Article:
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  #947  
Old 01-10-2019, 07:38 AM
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If Lechmere was the killer, then we have an extremely quickly conceived solution to the problem of passing the police, just as we have him deliberately choosing to stay put at the murder site and bluff his way out. No other character than a psychopath would be able to pull that off - or even choose to try it.

An interesting factor about the full-blown psychopath Ted Bundy is how he took care of his own defence in court, putting on quite a show, impressing the judge even.
THAT is how a psychopath/narcissist works, that is the kind of challenge that makes him tick.

Compare, if you will, how Lechmere freely searched out the police and inquest. Then try and add two and two, Trevor.

... and a Happy New Year too!
And yet, Fish, according to you, Griffiths was adamant that a serial killer in Lechmere's position would have stayed put because of the risks involved in trying to leg it. He must have seen staying put as the less risky option - why is still not clear.

This is not how you see it though. The risk factor could have had nothing to do with it, if it was the psychopath in Lechmere which tempted him into staying put, relishing the challenge involved in doing so - the kind that made him tick. Only a psychopath could have pulled it off, you say; only a psychopath would even have chosen to try it. Other types of killer need not apply. They would never have attempted it. So what could they have done instead? According to Griffiths, they would never have legged it either - too risky.

Do you not see how incompatible Griffith's position is with your own?

Love,

Caz
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  #948  
Old 01-10-2019, 07:41 AM
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I guess Griffiths was a total imbecile who could only go with "what he was given" and never learned anything on his own about the case.
You might think that, Abby. I could not possibly comment.

Love,

Frances Urquhart
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Old 01-10-2019, 07:44 AM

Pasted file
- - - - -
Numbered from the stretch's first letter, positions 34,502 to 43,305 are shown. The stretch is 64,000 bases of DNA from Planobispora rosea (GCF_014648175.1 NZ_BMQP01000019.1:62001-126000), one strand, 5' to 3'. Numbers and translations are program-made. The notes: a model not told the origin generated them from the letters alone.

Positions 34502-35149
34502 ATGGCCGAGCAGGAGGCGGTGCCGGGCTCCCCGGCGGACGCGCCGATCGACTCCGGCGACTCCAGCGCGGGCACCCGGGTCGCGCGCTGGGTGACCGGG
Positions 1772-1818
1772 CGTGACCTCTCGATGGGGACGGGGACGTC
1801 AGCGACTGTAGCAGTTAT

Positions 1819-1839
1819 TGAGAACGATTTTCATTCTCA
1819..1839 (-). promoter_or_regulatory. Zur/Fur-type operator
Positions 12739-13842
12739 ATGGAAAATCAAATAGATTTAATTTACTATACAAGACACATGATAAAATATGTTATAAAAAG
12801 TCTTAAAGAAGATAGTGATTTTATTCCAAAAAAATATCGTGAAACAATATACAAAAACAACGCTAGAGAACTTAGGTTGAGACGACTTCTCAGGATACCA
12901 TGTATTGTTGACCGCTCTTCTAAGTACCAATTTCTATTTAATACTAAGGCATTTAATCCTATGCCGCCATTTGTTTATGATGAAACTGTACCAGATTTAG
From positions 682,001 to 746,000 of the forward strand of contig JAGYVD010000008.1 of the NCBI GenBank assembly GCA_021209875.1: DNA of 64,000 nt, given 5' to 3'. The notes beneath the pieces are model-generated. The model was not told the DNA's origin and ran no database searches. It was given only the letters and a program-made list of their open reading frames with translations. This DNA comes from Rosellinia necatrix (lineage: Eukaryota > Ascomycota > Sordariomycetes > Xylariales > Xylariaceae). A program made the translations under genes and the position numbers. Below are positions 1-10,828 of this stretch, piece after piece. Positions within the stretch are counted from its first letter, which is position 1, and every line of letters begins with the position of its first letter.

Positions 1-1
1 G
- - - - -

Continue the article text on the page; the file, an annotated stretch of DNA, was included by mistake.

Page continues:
Abby Normal Abby Normal is offline
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You might think that, Abby. I could not possibly comment.

Love,

Frances Urquhart
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lol.ok ok!
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  #950  
Old 01-10-2019, 09:11 AM
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...I believe that a psychopath may well actively choose bluffing over running even if there is ample time to run...

...I think there is a VERY good reason to think they would choose a bluff - psychopathy and narcissism in combination, making the perp somebody who really wants to "show off".
Griffiths apparently believes that Lechmere would 'never' have run if he was the killer, because of the risks involved - not because he would have preferred the challenge of bluffing or really wanted to show off.

Griffiths apparently believes that Lechmere would have had no time to get away safely, and therefore would never have tried. Do you agree with him or not, Fish?

Quote:
...it would seem that a seasoned ex-murder squad leader agrees with me on this score... Griffiths said that he would never have run, as you know.
But you have both given very different reasons for believing this! Griffiths's killer would have known it was too risky to run; yours would not have run because he had no panic response and positively lapped up the challenge involved in staying.

Quote:
Once again, we should not mistake psychopaths for ordinary people, with ordinary nerves and ordinary flight reflexes.
So do you believe Lechmere's abnormal flight reflexes dictated his decision to stay, even though Griffiths was adamant that the risks involved in fleeing would have dictated that decision?

Quote:
There is a magical formula to which all killers, psychopaths as well as non-psychopaths will answer?
Apparently Griffiths thinks so, if he really did say that a killer in Lechmere's position would 'never' have risked running.

Love,

Caz